There are many business networking tips out there–but what if you only needed 3 simple steps to build your network? Let’s explore this together…
Networking: interacting with other people to exchange information and develop contacts, especially to further one’s career.
Insanity: Continuing to do the same thing, expecting different results.
I would posit that most of us practice insanity when it comes to business networking. Why? Because we have a broadly defined target audience, lack intentionality, and hold lofty expectations of others.
Business Networking Step #1: Define Your Target Audience
Why is it important to specifically define your audience?
First, it enables you to “speak their language.” Marketing experts say that the more specific your segmentation, the more relevant and compelling your value proposition can be.
Second, they will “speak your language.” Because clients and strategic partners will know exactly what your specialty is, they will know and understand the best contacts to connect you with.
Tip: In defining your audience, replace “anyone who needs _____” language with “consumers who are _____” phrases. Put a face on your target, literally and figuratively—they are easier to recognize that way.
Ultimately, you want to help prospects and referring parties narrow down their mental database to specific individuals they can send your way. It’s like a Google search. The more specific the search words, the more likely you’ll find exactly the answer you are looking for. Help people and give them the search words for their mental database.
By focusing, people will see you as the expert… and experts draw interest, are asked to speak to groups, invited to write articles and are offered referrals—all things that build your business. Put in context: if I need heart surgery, I’m not going to go online and search for a family practitioner and start calling just any generalist. I will focus on cardiac surgeons and then find one that has a lot of experience with 50-year-old women.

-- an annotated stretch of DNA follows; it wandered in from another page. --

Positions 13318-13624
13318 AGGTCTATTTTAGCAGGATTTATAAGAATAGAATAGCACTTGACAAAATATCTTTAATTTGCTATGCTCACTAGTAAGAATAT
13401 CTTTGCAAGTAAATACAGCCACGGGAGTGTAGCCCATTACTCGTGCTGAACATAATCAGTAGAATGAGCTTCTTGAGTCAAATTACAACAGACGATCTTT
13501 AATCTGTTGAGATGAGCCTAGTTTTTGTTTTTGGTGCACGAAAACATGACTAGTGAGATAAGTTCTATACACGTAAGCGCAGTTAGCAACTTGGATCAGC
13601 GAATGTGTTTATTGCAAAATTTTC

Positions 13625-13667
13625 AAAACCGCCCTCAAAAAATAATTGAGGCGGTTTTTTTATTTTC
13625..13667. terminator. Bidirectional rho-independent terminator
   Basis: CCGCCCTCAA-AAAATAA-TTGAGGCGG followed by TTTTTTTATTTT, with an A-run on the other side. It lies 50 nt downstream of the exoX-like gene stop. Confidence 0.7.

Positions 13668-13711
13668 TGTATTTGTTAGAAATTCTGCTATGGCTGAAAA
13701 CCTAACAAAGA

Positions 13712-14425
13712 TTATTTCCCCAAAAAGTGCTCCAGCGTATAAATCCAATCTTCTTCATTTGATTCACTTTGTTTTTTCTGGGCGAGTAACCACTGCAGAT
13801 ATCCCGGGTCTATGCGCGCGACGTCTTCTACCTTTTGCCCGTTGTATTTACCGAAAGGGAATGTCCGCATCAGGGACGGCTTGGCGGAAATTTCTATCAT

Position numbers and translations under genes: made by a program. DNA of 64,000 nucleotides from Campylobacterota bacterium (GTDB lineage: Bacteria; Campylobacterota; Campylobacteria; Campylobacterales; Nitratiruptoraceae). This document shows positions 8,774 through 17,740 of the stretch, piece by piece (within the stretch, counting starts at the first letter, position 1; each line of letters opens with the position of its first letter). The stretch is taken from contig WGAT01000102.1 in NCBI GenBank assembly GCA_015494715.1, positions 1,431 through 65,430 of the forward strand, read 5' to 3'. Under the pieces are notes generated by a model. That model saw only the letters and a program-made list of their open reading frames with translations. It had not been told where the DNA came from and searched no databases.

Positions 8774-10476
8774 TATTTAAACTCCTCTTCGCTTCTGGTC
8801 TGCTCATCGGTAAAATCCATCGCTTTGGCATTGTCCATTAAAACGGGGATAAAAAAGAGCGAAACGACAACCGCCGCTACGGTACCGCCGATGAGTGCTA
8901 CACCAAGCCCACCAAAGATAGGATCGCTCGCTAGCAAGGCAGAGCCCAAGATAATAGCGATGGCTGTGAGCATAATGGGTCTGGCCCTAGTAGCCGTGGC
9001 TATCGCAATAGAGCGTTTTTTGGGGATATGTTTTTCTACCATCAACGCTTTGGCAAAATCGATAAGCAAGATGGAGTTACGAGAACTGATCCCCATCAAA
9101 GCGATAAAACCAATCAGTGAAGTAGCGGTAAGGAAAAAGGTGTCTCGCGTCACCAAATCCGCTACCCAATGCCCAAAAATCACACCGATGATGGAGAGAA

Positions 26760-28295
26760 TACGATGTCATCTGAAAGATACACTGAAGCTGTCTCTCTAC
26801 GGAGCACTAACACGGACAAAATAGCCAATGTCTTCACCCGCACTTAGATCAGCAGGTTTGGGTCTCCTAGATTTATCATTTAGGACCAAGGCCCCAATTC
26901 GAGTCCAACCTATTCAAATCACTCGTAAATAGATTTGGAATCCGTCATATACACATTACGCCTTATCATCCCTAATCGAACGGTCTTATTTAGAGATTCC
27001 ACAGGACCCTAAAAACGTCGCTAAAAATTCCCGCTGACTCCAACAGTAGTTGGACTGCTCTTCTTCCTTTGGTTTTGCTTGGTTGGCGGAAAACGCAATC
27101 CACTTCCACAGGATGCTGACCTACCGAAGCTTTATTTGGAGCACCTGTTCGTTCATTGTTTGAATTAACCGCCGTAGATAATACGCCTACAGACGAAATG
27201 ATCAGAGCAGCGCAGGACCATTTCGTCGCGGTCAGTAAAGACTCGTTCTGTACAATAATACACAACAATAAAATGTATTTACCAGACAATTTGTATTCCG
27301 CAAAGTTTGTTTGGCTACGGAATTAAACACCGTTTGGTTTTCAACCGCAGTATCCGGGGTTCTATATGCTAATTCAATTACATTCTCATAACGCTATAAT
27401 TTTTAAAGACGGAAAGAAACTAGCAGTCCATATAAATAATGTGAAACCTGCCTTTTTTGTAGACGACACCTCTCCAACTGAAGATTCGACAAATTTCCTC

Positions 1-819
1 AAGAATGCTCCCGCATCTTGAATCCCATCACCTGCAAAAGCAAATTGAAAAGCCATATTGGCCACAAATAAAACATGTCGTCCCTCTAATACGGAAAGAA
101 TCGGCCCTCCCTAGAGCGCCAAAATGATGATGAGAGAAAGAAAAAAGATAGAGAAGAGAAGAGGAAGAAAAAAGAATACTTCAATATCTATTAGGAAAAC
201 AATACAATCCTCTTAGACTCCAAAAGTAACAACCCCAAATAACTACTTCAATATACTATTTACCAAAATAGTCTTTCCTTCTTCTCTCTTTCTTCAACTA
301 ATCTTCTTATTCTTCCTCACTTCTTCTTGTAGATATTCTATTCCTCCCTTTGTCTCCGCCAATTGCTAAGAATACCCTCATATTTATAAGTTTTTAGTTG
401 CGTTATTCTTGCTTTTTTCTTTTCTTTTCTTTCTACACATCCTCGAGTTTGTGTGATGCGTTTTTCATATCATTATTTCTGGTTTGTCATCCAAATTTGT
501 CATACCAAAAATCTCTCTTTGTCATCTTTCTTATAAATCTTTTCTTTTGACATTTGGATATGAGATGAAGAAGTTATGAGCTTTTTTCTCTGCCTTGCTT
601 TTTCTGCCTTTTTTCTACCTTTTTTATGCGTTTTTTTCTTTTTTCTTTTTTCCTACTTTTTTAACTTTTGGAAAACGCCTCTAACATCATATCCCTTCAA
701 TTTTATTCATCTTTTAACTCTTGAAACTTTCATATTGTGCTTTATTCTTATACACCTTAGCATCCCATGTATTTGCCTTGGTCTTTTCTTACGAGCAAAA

Business Networking Step #2: Determine Intention
Once you have defined your target audience, it’s time to move on to the next step. In order to develop an intentional business networking plan I recommend spending some time going through your current client list, noting how each client came to you. Was it through a strategic partner, existing client, personal network, or company advertising? For the first three, consider which sources are the most repeatable and therefore worthy of the greatest focus and attention. Then assess the highest and best use of your time to get in front of those individuals this week, this month or this quarter.
Business Networking Step #3: Hold Lofty Expectations
My final words of wisdom relate to having proper expectations as you go about your business development activities. Don’t fall into the trap of considering those in your circle of influence as somehow responsible for the growth of your client base. Not only is that not true, but since we each operate out of the center of our own universe, 99% of the time others do not even think about you at all unless their universe and your universe intersect. That is why you need a well-defined target that is easy to explain to help others identify your ideal client and why you need to intentionally network only with strategic partners who serve your target market or clients who comprise your target. It’s time to reclaim your sanity!
More About the Author:
Sue Peterson, CFA is a Managing Director at Cornerstone Advisors. Benefiting from nearly 30 years of financial services experience, Sue focuses her talents on helping high net worth women and executives in the Northwest. Her experience as both a financial professional, and a contemporary of those she serves, uniquely positions Sue to authentically help, educate, and guide clients with relevance and accuracy. Sue has also assumed many advisory roles in prominent nonprofit and philanthropic organizations in the Seattle area over the last 15 years, maintaining alignment and partnership within the communities she serves.
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